Passing the Texas driver's test can't happen unless you schedule it first! It may seem like common sense, but in Texas, many forget to schedule, don't complete drivers training on time, or don't fulfill the proper requirements. Don't be one of those people! Here is how to schedule and complete your driver's exam in Texas.
Steps to Scheduling your Drivers Test
1. Complete Driver's Ed
Again, common sense points to completing an accredited driver's education course. Texas Driving School driver's test examiner and instructing veteran Mike Lazo says that young drivers should receive training in a classroom for various reasons. "When we take a student driving after classroom courses, they're just better prepared," he added. "When students come in from the street after taking the online course, many aren't as prepared."
However, if you do take an online course, we recommend researching it heavily beforehand to ensure that the course meets all state requirements, like our Texas online driving school.
Pro Tip: Make sure that the online driving school has a phone number associated with it. "You need to have access to a person for any questions you may have," said Lazo.
2. Schedule Your Exam
Wait times for the DMV vary from city to city. The best advice is to look at the Texas Department of Safety's (DPS) online resources to "get in line online." To use this online system, you'll need your:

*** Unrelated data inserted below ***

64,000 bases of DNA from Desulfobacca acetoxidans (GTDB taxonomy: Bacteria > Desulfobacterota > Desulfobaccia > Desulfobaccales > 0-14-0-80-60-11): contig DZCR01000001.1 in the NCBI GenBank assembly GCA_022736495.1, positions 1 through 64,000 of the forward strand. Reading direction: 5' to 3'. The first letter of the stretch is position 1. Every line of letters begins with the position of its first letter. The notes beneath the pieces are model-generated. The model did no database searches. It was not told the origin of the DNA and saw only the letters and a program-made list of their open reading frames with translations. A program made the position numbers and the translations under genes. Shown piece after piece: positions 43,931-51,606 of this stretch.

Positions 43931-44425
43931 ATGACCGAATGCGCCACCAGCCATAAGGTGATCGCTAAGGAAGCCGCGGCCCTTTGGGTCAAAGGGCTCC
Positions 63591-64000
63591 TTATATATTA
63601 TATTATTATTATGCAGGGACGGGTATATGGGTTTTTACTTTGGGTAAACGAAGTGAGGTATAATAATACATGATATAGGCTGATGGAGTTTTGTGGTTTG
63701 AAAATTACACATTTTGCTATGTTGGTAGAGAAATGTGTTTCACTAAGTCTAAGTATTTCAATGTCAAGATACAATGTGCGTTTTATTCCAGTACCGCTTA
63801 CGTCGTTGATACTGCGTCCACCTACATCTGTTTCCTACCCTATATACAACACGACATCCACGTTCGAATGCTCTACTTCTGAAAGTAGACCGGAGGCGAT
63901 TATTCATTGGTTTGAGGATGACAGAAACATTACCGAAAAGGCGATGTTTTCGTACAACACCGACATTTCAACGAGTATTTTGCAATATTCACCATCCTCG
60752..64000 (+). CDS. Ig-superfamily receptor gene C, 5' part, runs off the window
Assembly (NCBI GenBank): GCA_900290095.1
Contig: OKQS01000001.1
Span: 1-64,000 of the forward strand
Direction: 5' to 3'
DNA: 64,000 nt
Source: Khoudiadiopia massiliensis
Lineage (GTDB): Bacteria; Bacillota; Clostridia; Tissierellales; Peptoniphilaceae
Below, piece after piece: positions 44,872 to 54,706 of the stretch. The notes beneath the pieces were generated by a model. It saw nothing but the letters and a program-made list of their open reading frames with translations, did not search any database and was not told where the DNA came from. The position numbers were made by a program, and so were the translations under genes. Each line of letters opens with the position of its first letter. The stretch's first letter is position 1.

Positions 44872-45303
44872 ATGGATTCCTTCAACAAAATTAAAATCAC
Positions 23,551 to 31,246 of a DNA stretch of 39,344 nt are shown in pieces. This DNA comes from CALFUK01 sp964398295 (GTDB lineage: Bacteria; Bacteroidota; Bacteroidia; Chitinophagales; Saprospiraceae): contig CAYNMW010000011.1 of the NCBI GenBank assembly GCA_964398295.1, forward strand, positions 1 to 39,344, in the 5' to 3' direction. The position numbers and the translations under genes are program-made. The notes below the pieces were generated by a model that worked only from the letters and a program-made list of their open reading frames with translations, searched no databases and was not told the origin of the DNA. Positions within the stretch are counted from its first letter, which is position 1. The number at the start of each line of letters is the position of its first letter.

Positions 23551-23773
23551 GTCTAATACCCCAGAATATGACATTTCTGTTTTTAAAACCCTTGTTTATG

Driver license number.
Date of birth.
Once you've logged in, you can then browse the calendar to find an open date. You can schedule appointments as little as one day and as much as 90 days in advance.
Not every DPS office in the state offers online scheduling, so you may need to call your local DPS office precinct for accurate wait times. Just be forewarned — you might have to hold on the line for a while.
"If nothing else, be prepared," said Lazo.
Pro Tip: Make sure to double-check for holiday hours and bank holidays. Make sure to avoid calling or emailing on these days. You won't get a response, and this may impact your timeline for getting on the road.
Whether you took an online course or went to in-classroom driver's training, Lazo says that you have to study, review, and pay attention to all details in order to pass your exam and get on the road. As a driver's examiner, he says the number one thing he looks for during exams is focus.
"There have been too many wrecks and injuries because people are on the phone. Focus. Don't be distracted," he said. "Many [teen drivers] are distracted by reading text messages, trying to answer calls, and not paying attention."
Pro Tip: Lazo advises that new drivers do extensive in-car training before their exams with their cellphones out of reach. "Put it in your glove box," he suggested.
Also, make sure that the person you are driving with is over the age of 25 and has extensive experience, so you can stay safe and productive during your in-car practice.
If you follow these three steps, follow instructions in your driver's training, and focus on your exam, you will pass with flying colors.